Scientist – Changing Cells in Blind Eyes
Scientists could now be capable of changing the cells in blind people’s eyes and provide them with the power to see once again. When the rods and cones which make the photoreceptors of the eyes tend to fail because of injury or illness, people could lose their sight altogether.
Scientists are hopeful that they could use Gene Therapy in transforming nerves in the eye to compensate for those lost photoreceptors. Zhuo-Hua Pan of Wayne State University in Detroit has developed a technique called Gene Therapy, which is part of a new field known as optogenetics.
Optogenetics uses the molecules from algae or other microorganisms which tend to respond to light or creates molecule for the same, putting them into nerve cells for transformation in order that they can accept light.
Optogenetics is a kind of gene therapy which tends to work by changing the makeup of the impaired cells. Though it only converts instead of edits, the genes, it is not likely to cause the same type of ethical as well as practical problem which blot work on other kinds of gene therapy. New genes when placed into cells tend to produce working copies of proteins to help in getting back to work again.
Optogenetics – Very Promising/Creative Approach
Similar technique has also been used in helping children with fault immune systems and has already restored the sight of people with specific form of blindness.
Around 200,000 people in the US had inherited diseases which created problems for the photoreceptors in their eyes and when the cones and rods are gone, there is generally no way of re-establishing them. Optogenetics seems to be very promising and a creative approach in restoring vision in people with severe vision loss or total blindness.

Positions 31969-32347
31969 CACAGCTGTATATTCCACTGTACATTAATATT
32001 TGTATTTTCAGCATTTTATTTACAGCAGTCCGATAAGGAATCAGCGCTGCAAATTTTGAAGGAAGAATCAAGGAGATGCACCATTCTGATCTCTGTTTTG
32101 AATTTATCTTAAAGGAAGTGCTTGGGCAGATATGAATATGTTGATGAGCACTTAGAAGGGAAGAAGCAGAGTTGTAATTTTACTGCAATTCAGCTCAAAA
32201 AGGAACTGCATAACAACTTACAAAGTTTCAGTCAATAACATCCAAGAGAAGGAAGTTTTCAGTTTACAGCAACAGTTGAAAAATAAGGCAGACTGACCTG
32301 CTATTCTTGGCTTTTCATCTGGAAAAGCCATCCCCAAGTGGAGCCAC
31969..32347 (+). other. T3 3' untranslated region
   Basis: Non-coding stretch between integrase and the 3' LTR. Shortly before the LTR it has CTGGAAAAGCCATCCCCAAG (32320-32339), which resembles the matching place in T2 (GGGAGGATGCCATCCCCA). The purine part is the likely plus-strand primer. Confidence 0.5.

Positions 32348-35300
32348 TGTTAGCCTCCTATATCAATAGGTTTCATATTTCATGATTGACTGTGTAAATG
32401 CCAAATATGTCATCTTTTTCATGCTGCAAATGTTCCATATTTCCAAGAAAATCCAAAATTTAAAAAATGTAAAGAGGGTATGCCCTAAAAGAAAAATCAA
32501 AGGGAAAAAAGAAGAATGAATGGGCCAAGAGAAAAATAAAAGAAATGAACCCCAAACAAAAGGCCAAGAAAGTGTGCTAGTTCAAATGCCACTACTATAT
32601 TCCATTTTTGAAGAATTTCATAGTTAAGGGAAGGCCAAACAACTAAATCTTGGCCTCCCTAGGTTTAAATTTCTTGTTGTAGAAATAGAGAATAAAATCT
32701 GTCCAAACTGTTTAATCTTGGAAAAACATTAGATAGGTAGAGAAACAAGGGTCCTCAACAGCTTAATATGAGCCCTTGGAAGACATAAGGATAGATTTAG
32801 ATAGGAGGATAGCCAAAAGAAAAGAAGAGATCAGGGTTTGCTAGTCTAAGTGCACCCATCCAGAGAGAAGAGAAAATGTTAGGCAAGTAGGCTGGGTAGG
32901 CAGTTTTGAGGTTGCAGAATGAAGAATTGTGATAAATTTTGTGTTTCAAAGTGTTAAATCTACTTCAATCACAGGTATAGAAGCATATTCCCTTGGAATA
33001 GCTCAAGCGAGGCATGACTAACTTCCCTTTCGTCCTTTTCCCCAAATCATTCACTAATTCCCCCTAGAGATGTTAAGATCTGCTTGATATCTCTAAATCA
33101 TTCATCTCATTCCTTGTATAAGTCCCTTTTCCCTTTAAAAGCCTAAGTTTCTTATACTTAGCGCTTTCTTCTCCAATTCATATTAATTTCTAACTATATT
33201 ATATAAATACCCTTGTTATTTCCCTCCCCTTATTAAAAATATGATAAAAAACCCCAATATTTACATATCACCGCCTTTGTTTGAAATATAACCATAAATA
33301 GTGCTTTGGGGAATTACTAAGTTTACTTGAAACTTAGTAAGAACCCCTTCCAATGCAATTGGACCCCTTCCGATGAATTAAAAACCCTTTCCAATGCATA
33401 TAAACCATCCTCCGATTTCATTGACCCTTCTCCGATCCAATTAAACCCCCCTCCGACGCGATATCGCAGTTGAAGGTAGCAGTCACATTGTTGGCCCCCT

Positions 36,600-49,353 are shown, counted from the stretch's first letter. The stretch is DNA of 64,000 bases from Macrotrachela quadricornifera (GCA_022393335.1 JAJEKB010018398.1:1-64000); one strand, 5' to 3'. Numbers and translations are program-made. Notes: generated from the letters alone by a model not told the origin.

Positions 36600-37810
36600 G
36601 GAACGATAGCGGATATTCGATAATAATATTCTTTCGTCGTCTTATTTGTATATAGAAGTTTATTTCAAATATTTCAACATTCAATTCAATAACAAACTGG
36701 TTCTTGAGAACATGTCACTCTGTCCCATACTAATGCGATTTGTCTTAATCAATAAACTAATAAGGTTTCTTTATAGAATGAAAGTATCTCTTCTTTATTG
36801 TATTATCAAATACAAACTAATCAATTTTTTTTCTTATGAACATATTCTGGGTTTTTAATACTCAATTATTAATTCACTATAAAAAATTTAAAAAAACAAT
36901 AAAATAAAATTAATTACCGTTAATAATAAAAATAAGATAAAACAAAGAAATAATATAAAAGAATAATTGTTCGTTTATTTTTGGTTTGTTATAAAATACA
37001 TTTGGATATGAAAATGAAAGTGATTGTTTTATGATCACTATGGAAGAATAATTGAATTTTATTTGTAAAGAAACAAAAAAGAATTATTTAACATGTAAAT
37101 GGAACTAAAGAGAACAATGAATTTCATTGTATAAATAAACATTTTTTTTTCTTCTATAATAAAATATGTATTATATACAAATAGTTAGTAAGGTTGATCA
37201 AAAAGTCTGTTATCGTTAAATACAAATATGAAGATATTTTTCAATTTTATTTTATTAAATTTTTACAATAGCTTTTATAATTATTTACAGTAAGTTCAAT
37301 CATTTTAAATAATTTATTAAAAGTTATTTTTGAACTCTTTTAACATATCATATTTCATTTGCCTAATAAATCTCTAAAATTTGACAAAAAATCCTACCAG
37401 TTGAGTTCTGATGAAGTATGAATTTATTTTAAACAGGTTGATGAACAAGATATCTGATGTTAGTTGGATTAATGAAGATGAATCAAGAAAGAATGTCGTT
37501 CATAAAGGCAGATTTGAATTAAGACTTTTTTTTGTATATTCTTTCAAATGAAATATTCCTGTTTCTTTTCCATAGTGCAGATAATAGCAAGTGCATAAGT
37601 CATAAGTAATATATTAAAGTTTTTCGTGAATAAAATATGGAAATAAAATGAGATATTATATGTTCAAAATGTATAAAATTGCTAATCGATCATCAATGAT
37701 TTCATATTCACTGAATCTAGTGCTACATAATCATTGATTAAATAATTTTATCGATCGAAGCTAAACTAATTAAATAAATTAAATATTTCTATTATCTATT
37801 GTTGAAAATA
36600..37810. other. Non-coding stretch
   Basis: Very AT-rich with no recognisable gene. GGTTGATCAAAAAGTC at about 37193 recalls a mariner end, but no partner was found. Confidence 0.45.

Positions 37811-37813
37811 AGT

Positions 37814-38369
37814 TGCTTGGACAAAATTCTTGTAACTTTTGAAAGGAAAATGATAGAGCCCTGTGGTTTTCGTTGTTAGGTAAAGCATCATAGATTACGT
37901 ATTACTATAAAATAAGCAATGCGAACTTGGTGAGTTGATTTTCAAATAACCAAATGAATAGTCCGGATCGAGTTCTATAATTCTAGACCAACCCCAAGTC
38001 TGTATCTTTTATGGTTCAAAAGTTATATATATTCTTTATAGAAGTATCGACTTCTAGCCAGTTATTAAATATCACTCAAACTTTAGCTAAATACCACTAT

The foundation’s chief research officer, Stephen Rose, M.D; stated in a news release that `RetroSense has outstanding technology and has achieved impressive results in lab studies and that they are pleased to support the company in its effort to move the treatment into a clinical trial’. He said that an advantage of optogenetic treatments is because they work independent of genetic defects causing disease, working for various retinal degenerations.
Rewire Cells To Become Light Sensitive
Dr Pan’s strategy is focused on genetically converting light-insensitive inner retinal neurons into photosensitive cells enabling restoring light sensitivity to retinas lacking photoreceptors. With the use of a virus which tends to deliver a photoreceptor gene from green algae called channelrhodopsin-2 (ChR2), he found that it made the inner retinal neurons light sensitive and continued for long time in the neurons eventually leading to restored responses to light in the brain’s visual cortex.
The new field besides helping blind people also gives an understanding on how the brain functions and can even be used in altering memories. Now the scientists are expecting that they could utilise this technique in restoring the sight of the blind people, a technique which has already been successful on animals and research on humans could probably begin next year.
The new approach relies on problematic photoreceptors and rather than focussing on the ganglion cells behind them, they generally work taking the information between the rods and cells as well as the brain. Scientist are hoping that they could rewire these cells in order that they become sensitive to light by introducing the right molecules and shining light at them. Light rouses the right proteins, enabling message to tide in and bring about the same behaviour in cells around them.